From our perspective, business-to-business buying journey entails a consultative sell for a relatively complex product/solution that involves several, if not many, people in the evaluation, selection, and purchase stages of the buying process. A Harvard Business Review article reported that the number of people involved in B2B solution purchases climbed from an average of 5.4 people to 6.8. Gartner found that the typical buying group for a complex B2B solution involves six to 10 decision makers. In the world of B2B, there are quite a few people within a prospect’s organization your company needs to engage with to move the process forward. Hence, the second prerequisite, engagement.
No customer engagement. No growth. Customer engagement is about commitment. We can easily see how this works in our personal lives, when two people become engaged. They are making a commitment to move their relationship forward. In fact, a University of Denver study found that people who were engaged before they married tended to be more positive about their marriage and less prone to divorce (that is higher retention and loyalty rates).
Engagement matters. It matters in both personal and professional relationships. It matters with people within your organization, with people outside your organization, such as suppliers, and most certainly with prospective and existing customers.
What does customer engagement entail? It entails cultivating a relationship. The word relationship implies that there is some kind of connection and level of interaction. Connecting and interacting with prospects and customers is a prerequisite for them to enter into a deal with you and your company. Here’s something to consider. What kind of connections and interactions do you have with your prospects?
Kristian Döscher shared his research findings on proactive vs. reactive interactions and their impact on customer relationships in his book, “Recovery Management in Business-to-Business Markets”. He found that customers are more likely to continue and even expand the relationship as a result of proactive interactions vs. reactive interactions. The better you understand your prospective customers’ buying journey, the more you can initiate interactions, that is be proactive.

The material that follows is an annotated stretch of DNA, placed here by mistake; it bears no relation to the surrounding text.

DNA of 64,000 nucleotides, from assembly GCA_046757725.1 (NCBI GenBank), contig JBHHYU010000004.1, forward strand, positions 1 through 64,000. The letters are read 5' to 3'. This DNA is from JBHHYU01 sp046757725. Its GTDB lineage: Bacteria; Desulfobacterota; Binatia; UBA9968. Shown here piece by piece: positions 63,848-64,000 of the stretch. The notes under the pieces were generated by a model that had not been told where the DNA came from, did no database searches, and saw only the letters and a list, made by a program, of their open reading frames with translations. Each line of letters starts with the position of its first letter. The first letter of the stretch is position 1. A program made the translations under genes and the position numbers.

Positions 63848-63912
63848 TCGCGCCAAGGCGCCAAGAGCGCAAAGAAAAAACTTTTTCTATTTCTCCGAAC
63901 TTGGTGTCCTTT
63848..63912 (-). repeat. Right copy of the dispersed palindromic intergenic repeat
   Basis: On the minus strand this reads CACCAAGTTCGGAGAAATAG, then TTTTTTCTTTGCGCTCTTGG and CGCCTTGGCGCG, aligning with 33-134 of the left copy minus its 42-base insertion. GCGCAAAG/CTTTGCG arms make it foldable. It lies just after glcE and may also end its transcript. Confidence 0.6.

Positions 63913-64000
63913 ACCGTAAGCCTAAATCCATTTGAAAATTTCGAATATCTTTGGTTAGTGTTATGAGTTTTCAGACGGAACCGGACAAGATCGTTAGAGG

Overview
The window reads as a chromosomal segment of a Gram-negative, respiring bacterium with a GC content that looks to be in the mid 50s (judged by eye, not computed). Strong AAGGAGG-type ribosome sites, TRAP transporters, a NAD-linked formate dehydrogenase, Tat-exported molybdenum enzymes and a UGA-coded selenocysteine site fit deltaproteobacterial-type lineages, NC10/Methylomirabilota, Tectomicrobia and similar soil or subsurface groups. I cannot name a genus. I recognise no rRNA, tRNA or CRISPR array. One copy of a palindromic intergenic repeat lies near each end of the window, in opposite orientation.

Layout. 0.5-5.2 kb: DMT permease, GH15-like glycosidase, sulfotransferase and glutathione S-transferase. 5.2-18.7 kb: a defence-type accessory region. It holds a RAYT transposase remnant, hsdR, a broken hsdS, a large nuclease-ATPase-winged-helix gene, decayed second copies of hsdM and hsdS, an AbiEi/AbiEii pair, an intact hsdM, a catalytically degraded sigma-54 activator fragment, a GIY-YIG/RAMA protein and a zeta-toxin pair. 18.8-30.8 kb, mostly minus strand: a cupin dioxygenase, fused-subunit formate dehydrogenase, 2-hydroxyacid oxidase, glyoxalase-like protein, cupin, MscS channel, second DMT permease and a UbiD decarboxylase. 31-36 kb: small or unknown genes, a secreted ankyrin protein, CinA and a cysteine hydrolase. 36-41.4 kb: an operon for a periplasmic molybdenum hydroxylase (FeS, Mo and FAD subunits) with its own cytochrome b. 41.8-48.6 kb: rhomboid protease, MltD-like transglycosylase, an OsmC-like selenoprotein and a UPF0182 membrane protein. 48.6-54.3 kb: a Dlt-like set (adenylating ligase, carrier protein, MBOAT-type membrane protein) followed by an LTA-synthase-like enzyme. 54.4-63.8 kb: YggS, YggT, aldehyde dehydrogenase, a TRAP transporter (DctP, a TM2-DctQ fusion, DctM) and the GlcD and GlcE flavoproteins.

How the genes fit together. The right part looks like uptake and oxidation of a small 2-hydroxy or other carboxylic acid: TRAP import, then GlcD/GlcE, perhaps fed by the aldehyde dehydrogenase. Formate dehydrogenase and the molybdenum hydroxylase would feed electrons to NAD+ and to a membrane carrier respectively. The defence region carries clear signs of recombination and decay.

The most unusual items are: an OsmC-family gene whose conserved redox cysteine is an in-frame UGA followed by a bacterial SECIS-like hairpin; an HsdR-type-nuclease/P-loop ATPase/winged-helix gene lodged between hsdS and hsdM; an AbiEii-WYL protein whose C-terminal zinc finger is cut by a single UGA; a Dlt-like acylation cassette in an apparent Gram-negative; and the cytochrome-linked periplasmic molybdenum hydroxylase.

Take a moment to conduct an audit of your customer interactions and touch points. Consider where, when and how you interact. Note which interactions are proactive and which are reactive. What is the ratio between reactive and proactive interactions? Ideally you want a ratio of 5:1, 5 proactive interactions for every reactive interaction.
Be Prepared to Deliver What Comes after Discoverability and Engagement
Discoverability and customer engagement alone will not guarantee your organization success. Your offer must competitively solve their problem or enable prospects and customers to take advantage of an opportunity. Your offer and your company must meet their evaluation and selection criteria. Discoverability and engagement, however, are two customer-centric prerequisites to the evaluation, selection, and purchase stages of the customer buying journey. To grow, ensure you successfully address both of these.
We hope you found this episode of What’s Your Edge? helpful. What’s Your Edge? is the creation of VisionEdge Marketing. VisionEdge Marketing, founded in 1999, helps our customers solve the most difficult problems when it comes to using data, analytics, process and measurement to accelerate growth, create customer value, and improve performance. We always welcome hearing from you.